This set of oracles begins with an attack on the women of Samaria. Amos compared them to fat cows for they represented the indolence and hedonism of Samaria as a whole. The people of the northern kingdom sought luxury, leisure and pleasure at the expense of their neighbors especially those who were poor. They would soon lose it all through war, exile and enslavement which their prosperity had ill-equipped them to deal with. In addition, the Lord was disgusted with their phony religion and sarcastically invited them to go and worship at their illegal and holy shrines. The shrine at Bethel (the House of God) commemorated the covenant Yahweh made with Jacob. The shrine at Gilgal marked the site of the first place the Israelites worshipped when they entered the Promised Land. These illegal shrines were an abomination before the Lord because they represented the failure of the people to honor their covenant with Him, the very opposite of what they were supposed to commemorate.
Amos speaks the words of Yahweh to shake up these sinners. Yahweh is almighty. He created all things and sustains them by His word. Thus He is a Being that cannot be fooled or seduced by the empty offerings the people make for such sacrifices are meaningless. Proper Worship is pleasing to Him but not that which is a mask for fundamental disobedience. Those who make an outward show of religion and piety without an inward change of heart will find only emptiness and sorrow for the Lord will not bless them. Outward displays of religious piety will never provide peace or joy.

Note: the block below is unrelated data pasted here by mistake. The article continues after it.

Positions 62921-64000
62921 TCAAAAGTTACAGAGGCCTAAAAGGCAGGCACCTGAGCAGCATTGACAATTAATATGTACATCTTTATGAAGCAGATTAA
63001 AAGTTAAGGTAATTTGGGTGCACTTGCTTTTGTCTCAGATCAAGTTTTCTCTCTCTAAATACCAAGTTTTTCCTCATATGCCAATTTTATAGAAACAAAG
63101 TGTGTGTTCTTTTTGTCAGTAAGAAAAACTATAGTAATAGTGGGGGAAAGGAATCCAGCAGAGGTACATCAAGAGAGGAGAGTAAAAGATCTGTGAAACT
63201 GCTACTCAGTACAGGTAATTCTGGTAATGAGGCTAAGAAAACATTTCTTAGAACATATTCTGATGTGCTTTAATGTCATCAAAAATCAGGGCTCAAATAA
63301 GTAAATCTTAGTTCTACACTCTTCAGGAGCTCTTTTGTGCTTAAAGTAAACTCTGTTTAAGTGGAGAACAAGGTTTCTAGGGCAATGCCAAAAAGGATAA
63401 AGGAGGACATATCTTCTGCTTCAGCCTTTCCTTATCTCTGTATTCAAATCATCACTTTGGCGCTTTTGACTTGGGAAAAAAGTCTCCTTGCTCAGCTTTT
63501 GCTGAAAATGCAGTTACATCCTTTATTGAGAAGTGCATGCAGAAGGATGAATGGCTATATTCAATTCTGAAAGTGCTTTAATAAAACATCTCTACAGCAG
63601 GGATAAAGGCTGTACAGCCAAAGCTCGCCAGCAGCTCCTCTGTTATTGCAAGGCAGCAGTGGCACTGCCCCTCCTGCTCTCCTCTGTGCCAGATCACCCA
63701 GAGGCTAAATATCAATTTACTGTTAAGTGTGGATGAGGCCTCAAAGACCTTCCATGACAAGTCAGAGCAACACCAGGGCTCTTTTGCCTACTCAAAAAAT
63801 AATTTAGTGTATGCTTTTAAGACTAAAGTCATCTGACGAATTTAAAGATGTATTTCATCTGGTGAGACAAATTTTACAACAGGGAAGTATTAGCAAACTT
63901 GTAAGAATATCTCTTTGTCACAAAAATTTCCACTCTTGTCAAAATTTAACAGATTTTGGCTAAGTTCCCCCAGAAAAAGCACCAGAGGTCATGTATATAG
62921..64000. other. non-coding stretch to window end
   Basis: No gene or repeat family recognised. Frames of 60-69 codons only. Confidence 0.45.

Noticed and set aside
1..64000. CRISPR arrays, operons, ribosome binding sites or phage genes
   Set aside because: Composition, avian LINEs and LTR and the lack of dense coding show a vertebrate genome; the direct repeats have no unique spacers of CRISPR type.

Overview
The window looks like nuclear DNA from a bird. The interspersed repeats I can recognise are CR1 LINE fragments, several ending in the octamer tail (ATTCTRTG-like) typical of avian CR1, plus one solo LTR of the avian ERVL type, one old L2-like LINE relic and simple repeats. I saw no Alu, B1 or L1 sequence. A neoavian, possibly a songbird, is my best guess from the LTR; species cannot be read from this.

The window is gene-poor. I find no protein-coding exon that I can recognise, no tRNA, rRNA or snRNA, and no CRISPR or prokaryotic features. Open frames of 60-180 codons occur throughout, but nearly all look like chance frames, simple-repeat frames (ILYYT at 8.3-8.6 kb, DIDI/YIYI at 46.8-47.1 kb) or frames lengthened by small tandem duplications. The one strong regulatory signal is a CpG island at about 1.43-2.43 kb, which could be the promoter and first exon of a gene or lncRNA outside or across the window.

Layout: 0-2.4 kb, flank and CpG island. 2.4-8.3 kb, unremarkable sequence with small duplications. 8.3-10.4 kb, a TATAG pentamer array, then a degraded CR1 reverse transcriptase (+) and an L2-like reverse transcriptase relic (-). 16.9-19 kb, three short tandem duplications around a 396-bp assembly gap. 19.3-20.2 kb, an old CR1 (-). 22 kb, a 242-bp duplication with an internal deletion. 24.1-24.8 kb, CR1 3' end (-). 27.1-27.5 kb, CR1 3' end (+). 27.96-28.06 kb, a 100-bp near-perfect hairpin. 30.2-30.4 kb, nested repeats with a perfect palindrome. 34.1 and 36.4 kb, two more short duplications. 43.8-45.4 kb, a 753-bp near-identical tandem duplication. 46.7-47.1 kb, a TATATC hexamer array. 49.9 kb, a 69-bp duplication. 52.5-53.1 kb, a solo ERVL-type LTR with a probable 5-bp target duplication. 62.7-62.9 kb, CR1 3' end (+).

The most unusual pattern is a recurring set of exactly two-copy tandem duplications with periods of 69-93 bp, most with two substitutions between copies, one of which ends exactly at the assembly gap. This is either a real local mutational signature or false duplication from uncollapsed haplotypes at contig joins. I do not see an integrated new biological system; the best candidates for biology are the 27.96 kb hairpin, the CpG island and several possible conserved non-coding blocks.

Amos reinforced the message of the Lord’s coming judgment with some harsh words. He asked a series of questions that required obvious answers. Yahweh is pronouncing judgment through His prophet. This can only mean that the judgment will take place just as surely as a lion roars when he has found his prey or a trumpet sounds to alert a city of imminent invasion. There will be no escape for anyone not even the rich who are comfortable in their fine houses or the mighty in their fortresses. The Lord sends warnings in different ways, but those who do not know Him will ignore them all or attribute them to other causes.